In Chesler's excellent post, "Arab Spring: Male-on-Female Atrocities In Gaza Disappeared By The Western Media," she details what eight, that is 8, women journalists endured while trying to cover - get this - a Unity rally (more on that below).
Ironic, ain't it?
Anyway, one would have thought after what happened to Lara Logan, and a number of other women journalists in Egypt recently, that maybe, just maybe, the MSM would be better about covering these sorts of attacks. And one would be wrong:
Last month, at least eight Muslim Palestinian female journalists were physically beaten with clubs, iron chairs, and fists, stabbed, and tortured with electric shocks by male Hamas security forces in the Gaza strip. Their cell phones, laptops, documents, and cameras were confiscated. They were also arrested. Some were forced to sign a document “pledging to refrain from covering such events again.”
The “events” were a series of pro-unity rallies organized by Palestinian youth on Facebook (!) which demanded an end to the dispute between Islamist Hamas and a presumably more moderate Fatah.
So much for the Arab “spring,” and the purposefully misguided Western (and these heroically naïve youthful demonstrators’) belief that the increasingly well organized Islamist Middle East will really rise up on behalf of human rights and women’s rights—without which there can be no democracy.[snip]
This whole "Spring" concept is just ridiculous on the face of it, as Larry Johnson wrote about so poignantly in, "Arab Spring Or Middle East Firestorm?" so no reason for me to reinvent that wheel. Suffice it to say, it is a whopper of a misnomer for what is going on in the Middle East.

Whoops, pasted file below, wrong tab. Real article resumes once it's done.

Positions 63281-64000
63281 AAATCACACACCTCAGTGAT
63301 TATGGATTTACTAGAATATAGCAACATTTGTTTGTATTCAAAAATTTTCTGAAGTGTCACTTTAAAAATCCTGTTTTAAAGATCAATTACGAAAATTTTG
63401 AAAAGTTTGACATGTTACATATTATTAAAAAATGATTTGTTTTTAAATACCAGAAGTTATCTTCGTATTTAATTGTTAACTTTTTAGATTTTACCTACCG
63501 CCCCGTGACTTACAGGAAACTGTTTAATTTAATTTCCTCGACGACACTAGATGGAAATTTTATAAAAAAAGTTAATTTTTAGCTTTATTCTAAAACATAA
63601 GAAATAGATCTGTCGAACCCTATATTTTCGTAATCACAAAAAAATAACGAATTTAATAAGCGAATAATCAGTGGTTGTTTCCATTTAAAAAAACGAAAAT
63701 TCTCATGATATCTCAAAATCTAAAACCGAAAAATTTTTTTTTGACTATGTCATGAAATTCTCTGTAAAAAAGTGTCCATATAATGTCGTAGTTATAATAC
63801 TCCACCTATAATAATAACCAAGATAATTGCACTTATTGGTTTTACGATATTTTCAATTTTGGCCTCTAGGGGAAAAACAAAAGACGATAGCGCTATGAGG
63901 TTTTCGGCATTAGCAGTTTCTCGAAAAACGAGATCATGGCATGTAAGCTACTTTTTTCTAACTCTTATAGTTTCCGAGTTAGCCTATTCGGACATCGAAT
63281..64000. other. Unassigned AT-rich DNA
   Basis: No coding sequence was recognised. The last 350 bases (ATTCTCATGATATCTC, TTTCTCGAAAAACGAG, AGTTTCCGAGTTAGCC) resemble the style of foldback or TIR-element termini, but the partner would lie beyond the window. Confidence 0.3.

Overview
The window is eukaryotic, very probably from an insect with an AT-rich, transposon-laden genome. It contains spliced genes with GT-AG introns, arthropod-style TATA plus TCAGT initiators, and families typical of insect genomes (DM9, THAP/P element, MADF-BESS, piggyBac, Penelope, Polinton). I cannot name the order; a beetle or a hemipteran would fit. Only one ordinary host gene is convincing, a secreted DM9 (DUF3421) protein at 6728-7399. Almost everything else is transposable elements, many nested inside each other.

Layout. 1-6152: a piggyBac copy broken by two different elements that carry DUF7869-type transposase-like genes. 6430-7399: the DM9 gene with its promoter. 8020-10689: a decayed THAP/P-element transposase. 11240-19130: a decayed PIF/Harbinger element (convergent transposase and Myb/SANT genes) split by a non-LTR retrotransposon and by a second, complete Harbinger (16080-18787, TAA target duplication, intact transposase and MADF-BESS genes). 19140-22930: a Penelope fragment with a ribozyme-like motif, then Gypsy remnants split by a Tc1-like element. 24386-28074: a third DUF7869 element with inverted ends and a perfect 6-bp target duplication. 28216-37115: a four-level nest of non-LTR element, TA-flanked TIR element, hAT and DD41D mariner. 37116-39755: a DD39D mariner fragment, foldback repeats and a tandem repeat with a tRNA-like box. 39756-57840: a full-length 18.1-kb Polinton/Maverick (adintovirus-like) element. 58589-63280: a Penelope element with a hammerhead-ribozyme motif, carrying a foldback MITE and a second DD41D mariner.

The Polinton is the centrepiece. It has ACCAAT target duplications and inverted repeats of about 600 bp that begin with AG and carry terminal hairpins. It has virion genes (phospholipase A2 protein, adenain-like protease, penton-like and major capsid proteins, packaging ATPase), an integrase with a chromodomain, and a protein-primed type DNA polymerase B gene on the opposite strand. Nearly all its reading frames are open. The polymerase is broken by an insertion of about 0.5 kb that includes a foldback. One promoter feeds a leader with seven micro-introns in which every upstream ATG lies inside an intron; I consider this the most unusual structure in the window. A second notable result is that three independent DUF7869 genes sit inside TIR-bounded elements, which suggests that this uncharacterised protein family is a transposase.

Back to Chesler's point:
The mainstream media did not cover this male-on-female atrocity in Gaza. In the English-speaking world, only a handful of journalists, including two Israelis, one writing in the Jerusalem Post, one writing at Big Peace, covered it. A few smaller newspapers in America and an English-language Egyptian paper did so as well.
To be fair, Reuters had an article (UK edition) which featured their own agency in Gaza having being attacked by “armed men.” Later on, we learn that these “armed men” were Hamas officials. And near the end of the piece, we also learn that Hamas also beat “photographers and camera men.” They do not mention female journalists, nor do they give us their names.
Slate also had an article about how Fatah is undermining Islamism on the West Bank. Parenthetically, later on, they mention that Hamas raided the offices of Reuters and destroyed equipment. They do not mention the attack on the Palestinian women journalists.
One of the recently beaten, tortured, and arrested Palestinian female journalists, Asma Al-Ghoul, is someone whom I first interviewed in 2009. Al-Ghoul is a secular feminist and a journalist who has written brave articles about honor killings on the West Bank and in Gaza. She asked me to edit and publish some of her work and I proudly did so. Al-Ghoul has been harassed and arrested by Hamas before. Why? Ostensibly because she dared to laugh, wear jeans on the beach, and entered the sea, fully clothed, to swim. These were her crimes—plus the fact that she was a single woman (divorced, actually), out in public, not wearing hijab, and relaxing on the beach with—unbelievably—male friends. [snip] (Click here to read the rest of this piece.)
Oh, I should add, not only were these women beaten, and had stun guns used on them, but one was literally stabbed in the back. By a member of the Hamas Security force, that is, as this article highlights, Gaza Cops Use 'Beatings, Stun Guns' On Women Reporters.
It is remarkable, isn't it? That these attacks on women journalists are not being covered by the MSM still? Is it because it doesn't fit the narrative? So it would seem. What a shame that the small window that opened when Lara Logan was brutally assaulted closed so quickly. That is telling in and of itself about our media, about journalism, and about news in general.
These women in Palestine deserve better. They deserve more. They deserve to not have their stories swept under the proverbial rug by their fellow journalists. Their voices deserve to be heard. Hear them now.